Making the most of our caravan site location we today drove to Kidwelly and left the car at the railway station, with the plan to walk to Llanelli (13 miles according to the coastal path book) and then for Andrew to get the train back to get the car while Sharon and the kids played in the park by the discovery centre (the finishing point of the previous leg from Pen-Clawdd to Llanelli.
So here is the Kidwelly train station sign with the coastal path sign on a lamppost, and the kids and their bikes waiting for a train to pass. Cleo was ready to go, and after a short walk down a lane we got our first glimpse of the coast today.
We walked along a canal and then briefly on the main roads until we reached the wetlands, and here the winds really battered us (we had chosen to walk this way to have the wind aiding us most of the way, but here it was very much against us with 40mph gusts). Overhead there were two fighter jets having a mock battle.
Lunchbreak time and a wall sheltered us from the wind. The salt marshes here were green but it was a very low tide and when Andrew passed here much later in the day on the train the area was flooded except for the raised path.
So after marshland the coastal path then gave us forest, with a couple of miles of woodland walks. And here our book suggested we turn left and continue with 4 more miles of woodland to the Pembrey country part, but we followed the signs (maybe they are newer than the book) and went straight on until we hit the beach. Having got past the initial sand in the eyes moment we got down to the solid sand with the tide miles out.
What an amazing beach, and completely empty, we have never had a whole beach to ourselves before and we did some beach combing for shells.
The wind was at our backs now and blowing hard, with sand whistling past us, so we didn’t often look back but when we did the sky was very dark.
Trying a panoramic picture on the blog for then first time, the left being sunny, the right being rainy.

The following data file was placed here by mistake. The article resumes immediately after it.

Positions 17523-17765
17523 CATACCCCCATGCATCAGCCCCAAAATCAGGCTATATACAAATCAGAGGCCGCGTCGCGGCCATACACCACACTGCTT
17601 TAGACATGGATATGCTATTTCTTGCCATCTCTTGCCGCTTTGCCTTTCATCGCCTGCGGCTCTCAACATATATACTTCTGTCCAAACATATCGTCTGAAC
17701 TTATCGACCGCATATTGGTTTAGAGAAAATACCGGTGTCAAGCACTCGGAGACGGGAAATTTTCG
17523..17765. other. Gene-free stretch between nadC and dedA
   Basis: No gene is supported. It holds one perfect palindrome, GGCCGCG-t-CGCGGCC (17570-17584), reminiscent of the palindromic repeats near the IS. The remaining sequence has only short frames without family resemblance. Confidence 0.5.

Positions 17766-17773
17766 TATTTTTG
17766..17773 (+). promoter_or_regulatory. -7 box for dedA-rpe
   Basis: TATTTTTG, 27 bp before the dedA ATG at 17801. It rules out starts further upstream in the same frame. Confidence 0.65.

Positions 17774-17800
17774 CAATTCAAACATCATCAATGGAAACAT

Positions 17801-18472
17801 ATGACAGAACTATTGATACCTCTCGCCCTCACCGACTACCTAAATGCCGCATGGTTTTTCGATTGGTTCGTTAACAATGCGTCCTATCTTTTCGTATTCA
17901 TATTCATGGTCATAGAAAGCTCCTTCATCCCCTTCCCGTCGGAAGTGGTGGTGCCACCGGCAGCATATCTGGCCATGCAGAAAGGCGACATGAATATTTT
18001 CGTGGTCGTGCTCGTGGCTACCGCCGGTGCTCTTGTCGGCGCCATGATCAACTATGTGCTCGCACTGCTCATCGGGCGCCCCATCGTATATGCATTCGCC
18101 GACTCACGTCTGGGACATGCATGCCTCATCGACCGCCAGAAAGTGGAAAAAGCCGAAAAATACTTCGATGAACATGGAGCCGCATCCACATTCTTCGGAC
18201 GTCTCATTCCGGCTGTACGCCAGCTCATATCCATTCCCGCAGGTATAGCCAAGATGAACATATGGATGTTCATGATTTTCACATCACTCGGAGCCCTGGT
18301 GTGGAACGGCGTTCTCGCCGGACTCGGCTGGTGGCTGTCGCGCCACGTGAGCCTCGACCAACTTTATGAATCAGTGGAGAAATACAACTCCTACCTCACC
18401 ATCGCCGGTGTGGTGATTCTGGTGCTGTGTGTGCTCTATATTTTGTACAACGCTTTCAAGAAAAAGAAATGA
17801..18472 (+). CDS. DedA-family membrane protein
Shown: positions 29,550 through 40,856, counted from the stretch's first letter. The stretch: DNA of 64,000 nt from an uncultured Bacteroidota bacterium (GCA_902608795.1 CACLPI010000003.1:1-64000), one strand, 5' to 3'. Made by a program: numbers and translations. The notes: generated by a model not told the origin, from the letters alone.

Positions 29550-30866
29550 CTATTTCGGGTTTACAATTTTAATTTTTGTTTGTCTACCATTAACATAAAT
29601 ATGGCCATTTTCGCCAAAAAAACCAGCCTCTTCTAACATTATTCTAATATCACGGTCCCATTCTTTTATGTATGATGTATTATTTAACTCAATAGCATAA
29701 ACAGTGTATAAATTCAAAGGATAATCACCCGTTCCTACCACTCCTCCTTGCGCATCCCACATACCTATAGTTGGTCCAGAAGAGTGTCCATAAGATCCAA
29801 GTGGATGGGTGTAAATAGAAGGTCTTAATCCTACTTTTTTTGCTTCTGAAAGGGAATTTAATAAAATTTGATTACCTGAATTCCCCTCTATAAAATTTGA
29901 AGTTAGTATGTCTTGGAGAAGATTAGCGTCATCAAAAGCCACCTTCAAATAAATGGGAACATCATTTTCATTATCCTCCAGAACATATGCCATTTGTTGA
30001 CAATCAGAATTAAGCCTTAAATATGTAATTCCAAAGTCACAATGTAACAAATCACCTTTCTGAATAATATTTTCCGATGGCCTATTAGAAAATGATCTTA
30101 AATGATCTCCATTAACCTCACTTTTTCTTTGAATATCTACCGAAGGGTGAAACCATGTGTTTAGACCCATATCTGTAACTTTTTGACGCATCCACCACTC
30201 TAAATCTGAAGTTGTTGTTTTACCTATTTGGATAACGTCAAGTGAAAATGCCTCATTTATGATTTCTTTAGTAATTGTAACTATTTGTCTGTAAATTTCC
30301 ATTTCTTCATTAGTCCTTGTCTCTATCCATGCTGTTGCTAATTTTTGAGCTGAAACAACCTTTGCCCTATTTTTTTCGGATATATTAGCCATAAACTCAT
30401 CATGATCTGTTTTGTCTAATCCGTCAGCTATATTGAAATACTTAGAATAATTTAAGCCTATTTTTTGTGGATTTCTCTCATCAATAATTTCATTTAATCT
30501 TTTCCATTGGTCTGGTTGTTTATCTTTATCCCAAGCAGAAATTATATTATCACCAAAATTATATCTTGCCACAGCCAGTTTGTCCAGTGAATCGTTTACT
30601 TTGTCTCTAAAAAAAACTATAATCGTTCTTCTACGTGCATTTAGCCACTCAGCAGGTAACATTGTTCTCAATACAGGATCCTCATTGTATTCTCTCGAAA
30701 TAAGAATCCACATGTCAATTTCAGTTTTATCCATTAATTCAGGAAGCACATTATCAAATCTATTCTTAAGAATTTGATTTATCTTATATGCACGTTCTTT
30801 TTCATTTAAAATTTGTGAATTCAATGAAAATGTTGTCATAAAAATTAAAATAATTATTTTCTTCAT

The sand made some wonderful swirling shapes, the sand is flat, all the shapes are blowing sand.
Just time for Sharon and Cleo to pose before we rushed on, with the storm clouds out over the sea, although somehow the rain managed to miss us.
Then we saw a way off the beach into Pembrey country park (where the caravan was going to be before the site was flooded) and headed in land, where the coastal path went right past the dry ski slope and we stopped so that the kids could have a quick toboggan run.
And then after a climb over the toboggan hill we left the country park and headed towards Burry port on the cycle path and coastal path all in one. Looking across the estuary we could see part of where we walked on Tuesday and part of where we will go in the future.
By now the tide was coming in and the wind was making the waves quite large. Time was also ticking on and we knew there were trains at 5, 5.30, 6, 6.30 and then nothing till 8, so with a brief look at Burry port we continued the walk.
We were looking for the amazing circular shell shaped grass lands, and almost missed them till we looked behind us as we reached the barge.
Absolutely amazing, and we nearly missed it, although seeing it meant we did miss the left hand turn to go over the railway line and added an extra mile or so doubling back and up a steep bank. Then for our favourite bit of the day, we wanted a picture of us all on the grass steps, so Andrew asked a rather old passerby to take our picture. After his first attempt Andrew looked and he had turned the camera around to take a selfie, the second attempt was no better, and on the third attempt he managed to not only turn the camera round but also to take an 18 shot burst of himself…. We gave up!!! Here is his best picture.
And here is the empty step which we took after he had left so as not to hurt his feelings.
The pace quickened,and again we missed a poorly signposted turn which would have kept us closer to the railway track. But the bike path ran parallel and didn’t cost us much time. A little bit of history for you now and to tell you about this plague to celebrate the landing point of Amelia Earhart, the first woman to fly the Atlantic Ocean single handed in 1928.
And then we suffered from a sign being turned the wrong way and ended up walking to the discovery centre along a road and not the coast, but we were not turning back now. So while the official book says the walk is 13 miles we actually walked 15.8 miles, and then Andrew had to sprint half a mile to the train station to get the train back to Kidwelly (free as no ticket collector), and back in the car to collect the family.
Without doubt the longest we have walked on the coastal path in a single day (the blisters prove this), but the best day so far in terms of the magnificent scenery and the variety of the walk from marshes to forest to beach to estuary, absolutely fabulous. For the official tally… 13 miles completed on this leg (although the book might want to add a mile or two for being able to go along the beach), so that is 92.7 miles completed and 777.3 miles to go!!!!